5. You have other options
                6. You're the seller and the customer wants something more
                7. You have a compliant

    3. Planning Your Negotiation
        1. Set your walk-away number and never exceed it - The hard reject policy
            1. The source power of negotiation is able to walk away
                1. This is why walk-away number is so important
            2. Don't sell/buy something if it's less worthy to you
            3. Walk away and you'll find the next better one.
        2. Determine your opening offer
            1. Opening offer: Your lowest price offered to the seller that you'll buy. It should be beyond your best but still possible.
                1. Walk-away limit is internal based. Opening offer is external based, that the seller has chance to accept
                2. Opening offer needs market research. The going rate is from "a few people will pay, but most will reject it".
        3. Prepare your tradables
            1. Tradables: Things other than the price that can be exchanged in the negotiation.
                1. For example: packaging, time, extra info, support
                    1. Everything except money has a different value to both parties
                2. "I can give you a training worth of $1000, rather than actual 1000 dollar cash"
                3. Also, to justify your reduction of price
                4. Make a list, prepare
                    1. What I want, what they want?
                    2. What I can offer, what they can offer?
        4. Prepare their weakness
            1. E.g. buying a house from a seller: The house has problem, the house owner is pressing hard, the seller may lose job
            2. Avoid yourself sink into the weakness thought. and, bet they have. "I bet they are in such a time pressure to sell it".
               Focus the weaknesses the other person possesses

    4. Opening Offers
        1. Don't open first
            1. Just ask a lot of questions and listen. this is when to learn their weakness
            2. What if you were asked about opening price first? Push it back it back
                1. "Well .. it depends .." then ask the question to them "Do you have a budget in mind?"
        2. Calculate your opening offer
            1. If you think the seller's lowest offer is 420, you need to ask for 405.
               The opening offer is a probe to find the opponent's walk-away number.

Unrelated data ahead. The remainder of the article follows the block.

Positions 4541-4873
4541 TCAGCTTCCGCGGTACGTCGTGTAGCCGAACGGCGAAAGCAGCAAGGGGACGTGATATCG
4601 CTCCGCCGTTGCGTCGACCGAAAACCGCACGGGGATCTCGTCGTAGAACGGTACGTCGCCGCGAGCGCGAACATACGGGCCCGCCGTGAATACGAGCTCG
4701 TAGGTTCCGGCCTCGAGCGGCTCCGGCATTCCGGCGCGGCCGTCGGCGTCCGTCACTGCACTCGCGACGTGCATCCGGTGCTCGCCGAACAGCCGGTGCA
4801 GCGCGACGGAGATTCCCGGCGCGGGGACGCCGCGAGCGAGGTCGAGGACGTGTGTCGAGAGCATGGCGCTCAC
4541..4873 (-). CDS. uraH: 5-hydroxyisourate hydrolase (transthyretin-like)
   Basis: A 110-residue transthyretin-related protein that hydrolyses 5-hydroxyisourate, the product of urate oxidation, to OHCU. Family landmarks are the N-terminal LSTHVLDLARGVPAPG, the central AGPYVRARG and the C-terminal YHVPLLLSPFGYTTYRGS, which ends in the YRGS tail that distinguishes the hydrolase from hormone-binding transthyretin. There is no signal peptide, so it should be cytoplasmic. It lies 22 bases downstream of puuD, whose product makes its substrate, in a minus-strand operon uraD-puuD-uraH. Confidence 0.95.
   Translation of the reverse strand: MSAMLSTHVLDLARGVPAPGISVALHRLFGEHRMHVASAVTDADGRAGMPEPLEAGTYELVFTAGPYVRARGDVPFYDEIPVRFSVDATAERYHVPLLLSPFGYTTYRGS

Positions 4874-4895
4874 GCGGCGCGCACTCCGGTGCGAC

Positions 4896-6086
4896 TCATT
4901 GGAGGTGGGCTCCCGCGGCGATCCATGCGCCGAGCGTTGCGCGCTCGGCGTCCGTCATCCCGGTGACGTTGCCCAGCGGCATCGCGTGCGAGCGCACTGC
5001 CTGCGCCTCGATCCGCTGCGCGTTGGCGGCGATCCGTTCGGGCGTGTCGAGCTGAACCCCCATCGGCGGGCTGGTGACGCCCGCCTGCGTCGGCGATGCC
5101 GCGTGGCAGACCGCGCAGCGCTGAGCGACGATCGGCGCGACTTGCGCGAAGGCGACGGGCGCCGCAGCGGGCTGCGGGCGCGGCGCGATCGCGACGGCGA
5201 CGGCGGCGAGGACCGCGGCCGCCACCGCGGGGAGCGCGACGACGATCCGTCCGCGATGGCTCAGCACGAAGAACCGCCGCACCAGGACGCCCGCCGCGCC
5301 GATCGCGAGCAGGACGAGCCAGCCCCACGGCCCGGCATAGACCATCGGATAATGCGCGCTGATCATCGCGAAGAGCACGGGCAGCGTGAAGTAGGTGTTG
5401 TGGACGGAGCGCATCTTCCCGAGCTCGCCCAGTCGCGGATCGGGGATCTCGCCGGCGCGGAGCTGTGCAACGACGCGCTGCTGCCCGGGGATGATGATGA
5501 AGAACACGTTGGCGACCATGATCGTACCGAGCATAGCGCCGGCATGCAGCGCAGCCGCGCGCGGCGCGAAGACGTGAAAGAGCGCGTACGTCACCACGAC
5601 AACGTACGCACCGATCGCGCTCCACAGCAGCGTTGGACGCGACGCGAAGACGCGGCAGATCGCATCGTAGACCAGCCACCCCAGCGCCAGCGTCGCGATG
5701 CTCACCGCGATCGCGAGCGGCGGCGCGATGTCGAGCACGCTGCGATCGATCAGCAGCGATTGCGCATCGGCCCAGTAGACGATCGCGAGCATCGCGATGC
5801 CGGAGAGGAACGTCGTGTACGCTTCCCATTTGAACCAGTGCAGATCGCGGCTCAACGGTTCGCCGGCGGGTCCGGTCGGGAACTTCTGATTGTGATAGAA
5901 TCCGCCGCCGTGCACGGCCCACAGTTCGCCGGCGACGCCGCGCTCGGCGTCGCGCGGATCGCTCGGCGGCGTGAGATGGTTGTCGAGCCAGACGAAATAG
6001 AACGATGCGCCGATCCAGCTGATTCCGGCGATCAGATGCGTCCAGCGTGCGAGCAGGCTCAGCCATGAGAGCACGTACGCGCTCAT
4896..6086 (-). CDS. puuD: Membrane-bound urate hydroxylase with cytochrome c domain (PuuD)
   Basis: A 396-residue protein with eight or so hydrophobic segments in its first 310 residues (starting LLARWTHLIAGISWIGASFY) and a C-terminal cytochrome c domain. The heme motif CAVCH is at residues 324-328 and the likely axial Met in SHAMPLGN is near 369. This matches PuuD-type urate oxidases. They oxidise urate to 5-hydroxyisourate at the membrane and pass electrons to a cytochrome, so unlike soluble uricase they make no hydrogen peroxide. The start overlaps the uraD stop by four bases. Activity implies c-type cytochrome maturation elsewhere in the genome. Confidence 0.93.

And a strike to rock the opponent's foundation.
        3. Watch of the flinch
            1. The body language of flinch
                1. Intake of breath
                2. Looking unhappy
                3. Turning away
                4. Words of disappointment
                5. Putting the pen down
            2. Always flinch once the other party delivers their opening offer
                1. even you are delighted
                2. Don't say nothing. Saying nothing is a signal of happy. People have no point to hide unhappy, but may hide happy.
            3. When you open, you want the other party to flinch
                1. If they don't flinch, it means they are happy with your opening offer. Then it means you gave a bad opening offer.
                2. Watch if their flinch is real, watch the body language
        4. Don't use round numbers
            1. Round numbers look more like faked
            2. Given a $500,000 house, instead of offering $450,000, offer $442,000
            3. Move by small steps. Round number is against it.

    5. Tactics
        1. Try the vice techniques
            1. Offer price -> "Can you reduce it a little bit more?" "It's still too much, ..."
            2. respond against vice -> "But how much exactly"
               "Well, if you gave me cash up front and a recommendation to your group of companies, then I could do it for $285"
               "What price do you think it's reasonable then" -> This is asking for opening offer
                1. yet respond -> "Well, a lot less than $300. That's for sure." -> "How much exactly?"
        2. Try the knocking the production
            1. "It's not bright enough. I'm not sure." "It's a bit rusty .."
            2. Respond: "That's already reflected in the price." "That's why the price is so reasonable".
                1. When someone knocks the product, they are still investigating it
        3. Try the reluctant buyer technique
            1. Claim: You are not ready. You boss / your wife. You don't want to buy it, but you keep receiving pressure.
            2. Respond: Realize it's just a tactic. Don't be influenced. Tell yourself, they are probably desperate to sell
        4. Try hiding the value of tradables
            1. If it's something you want, claim you don't. If it's something you don't want, claim you do
               Save your main requirement until later in the negotiation. Then mention it casually as a tradable
               For the thing you don't want, but pretend do, trade it for other prices
        5. Try the Salami Tactic
            1. Asking for slices, gradually shave concessions off of the other person - 切香肠战术
            2. Example: Lily and me
            3. Combat the Salami Tactic
                1. Trade one thing for another. "If you want the packaging, the special delivery needs to be pushed off"
                2. Counterattack on a complete different front. "We can do the packaging and the weekend delivery, but it'll cost your more" Or "You have to order 100 boxes"
                3. Say the deal no longer works for you